Here in Chicago we cheer for the Red Sox. Not because our Cubbies disappoint, oh no. At the Geyskens-Goldman household, we cheer for the Red Sox because we were born to do it. As my brother said when he eulogized my dad, we have Gomez to thank for the curse of the Bambino. So, for Hal, for Dad, for Cousin Eric, and all the extended Goldman and Dorfman clans in the Boston area, Charlotte has this to say.

And, in case you’re wondering. We have not washed her Red Sox socks since last week.


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Eating, Singing, Growing: A Charlotte Chronicle

Eating: Charlotte is still drinking the same amount as last reported, anywhere form 75% to 100% of all of her Pediasure. She’s increased her solid intake significantly, taking as much as 4, even 6 ounces of solid food at a meal. Recently, she’s begun to ask for “chewy” food. She has begun to realize that her food is pureed and she wants to eat Mommy and Daddy’s food or the “chewy” version of her food. Today it was sphagettios, last week hot dogs. We are loving this development. It does, however, present a challenge: She chews very, very slowly and simply cant take in any volume this way so it is an inefficient way to assure her caloric needs are met.

She knows how proud we are when she eats. A few days ago she told me to take her picture because she was feeding herself (I’ll post video here tomorrow.)

An eating anecdote: Last week Charlotte and I didn’t feel well so we had a very slow morning, pajamas until 10:00 a.m., no breakfast, etc. At 10:30 we went to brunch around the corner. Charlotte, whom I’d had on a liquid diet for a few hours, was HUNGRY. She practically grabbed the yogurt out of my hand and had shoveled most of it into her mouth by the time I got my coffee. Then she continued to nibble at toast and drink her milk while I ate my breakfast. She chatted, flirted with the server and bus boy, and burst into song. She was an absolutely dreamy date.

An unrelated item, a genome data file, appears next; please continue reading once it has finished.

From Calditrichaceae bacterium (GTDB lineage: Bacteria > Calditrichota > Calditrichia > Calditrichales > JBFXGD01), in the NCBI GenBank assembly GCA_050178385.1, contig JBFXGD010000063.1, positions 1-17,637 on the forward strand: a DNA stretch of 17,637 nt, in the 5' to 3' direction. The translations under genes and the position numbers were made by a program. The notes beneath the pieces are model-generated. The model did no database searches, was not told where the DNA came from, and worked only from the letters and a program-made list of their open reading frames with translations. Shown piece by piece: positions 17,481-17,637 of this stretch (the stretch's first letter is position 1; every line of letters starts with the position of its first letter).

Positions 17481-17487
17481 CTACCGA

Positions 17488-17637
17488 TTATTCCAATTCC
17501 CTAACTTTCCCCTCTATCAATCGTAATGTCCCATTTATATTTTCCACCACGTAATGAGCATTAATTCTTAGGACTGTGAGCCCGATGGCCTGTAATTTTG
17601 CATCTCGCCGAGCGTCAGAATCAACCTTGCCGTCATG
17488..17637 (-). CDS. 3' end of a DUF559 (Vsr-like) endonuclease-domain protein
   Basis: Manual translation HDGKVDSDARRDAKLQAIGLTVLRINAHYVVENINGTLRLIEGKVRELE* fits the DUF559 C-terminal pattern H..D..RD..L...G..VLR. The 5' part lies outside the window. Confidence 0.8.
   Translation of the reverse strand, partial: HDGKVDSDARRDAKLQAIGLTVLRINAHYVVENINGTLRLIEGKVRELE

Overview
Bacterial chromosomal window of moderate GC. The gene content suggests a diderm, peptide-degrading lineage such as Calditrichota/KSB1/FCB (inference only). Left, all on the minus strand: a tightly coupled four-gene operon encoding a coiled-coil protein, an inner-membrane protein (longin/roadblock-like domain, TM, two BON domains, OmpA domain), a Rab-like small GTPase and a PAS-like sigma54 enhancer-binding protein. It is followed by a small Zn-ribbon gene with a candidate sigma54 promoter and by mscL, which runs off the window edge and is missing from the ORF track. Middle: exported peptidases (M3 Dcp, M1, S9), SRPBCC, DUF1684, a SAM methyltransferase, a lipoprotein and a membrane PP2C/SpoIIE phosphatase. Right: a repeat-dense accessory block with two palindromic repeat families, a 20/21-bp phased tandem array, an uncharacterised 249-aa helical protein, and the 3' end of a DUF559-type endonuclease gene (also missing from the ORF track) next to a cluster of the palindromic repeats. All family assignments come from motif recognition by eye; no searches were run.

It’s hard to remember where we were with feeding a year ago. Here’s a flashback link.

For the record, she’s vomited maybe 3 to 4 times in the past 23 days. Last week it was due to either a cold or tummy bug and was hours away from any meal (so it doesn’t count in my book!). Prior to that, she’d eaten so much (voluntarily) that I think she simply had too much in her tummy.

Singing: Charlotte loves to sing. She wakes up singing. She sings all day long. She knows the tunes to all her favorite songs and will sometimes make up the words. She has a little repertoire of songs for which she knows some words and that she asks for by name (Mamma Mia, Elmo’s ladybug song, Hippo Hippopotome).

This past week she started singing words to songs she’s only hummed before: Old McDonald, Au Clair de la Lune, and Momma Mia (“mommy mia, here I go again”). Simply too funny.

Growing: At last weight check (Her flu shot on 9/29. By the way, she’d want me to tell you that she didn’t cry for the flu shot. Her daddy says she did. You decide) Charlotte weighed 30 lbs. She’s either holding steady or fluctuating plus/minus 100mg. Dr. Salem, pediatrician extraordinaire, seems unconcerned. We’ll see in 3 weeks what the CHOW team thinks.

My giant baby is more than 37″ tall. And as she tells me daily, “‘Harlotte not a baby anymore. ‘Harlotte a big, big girl.”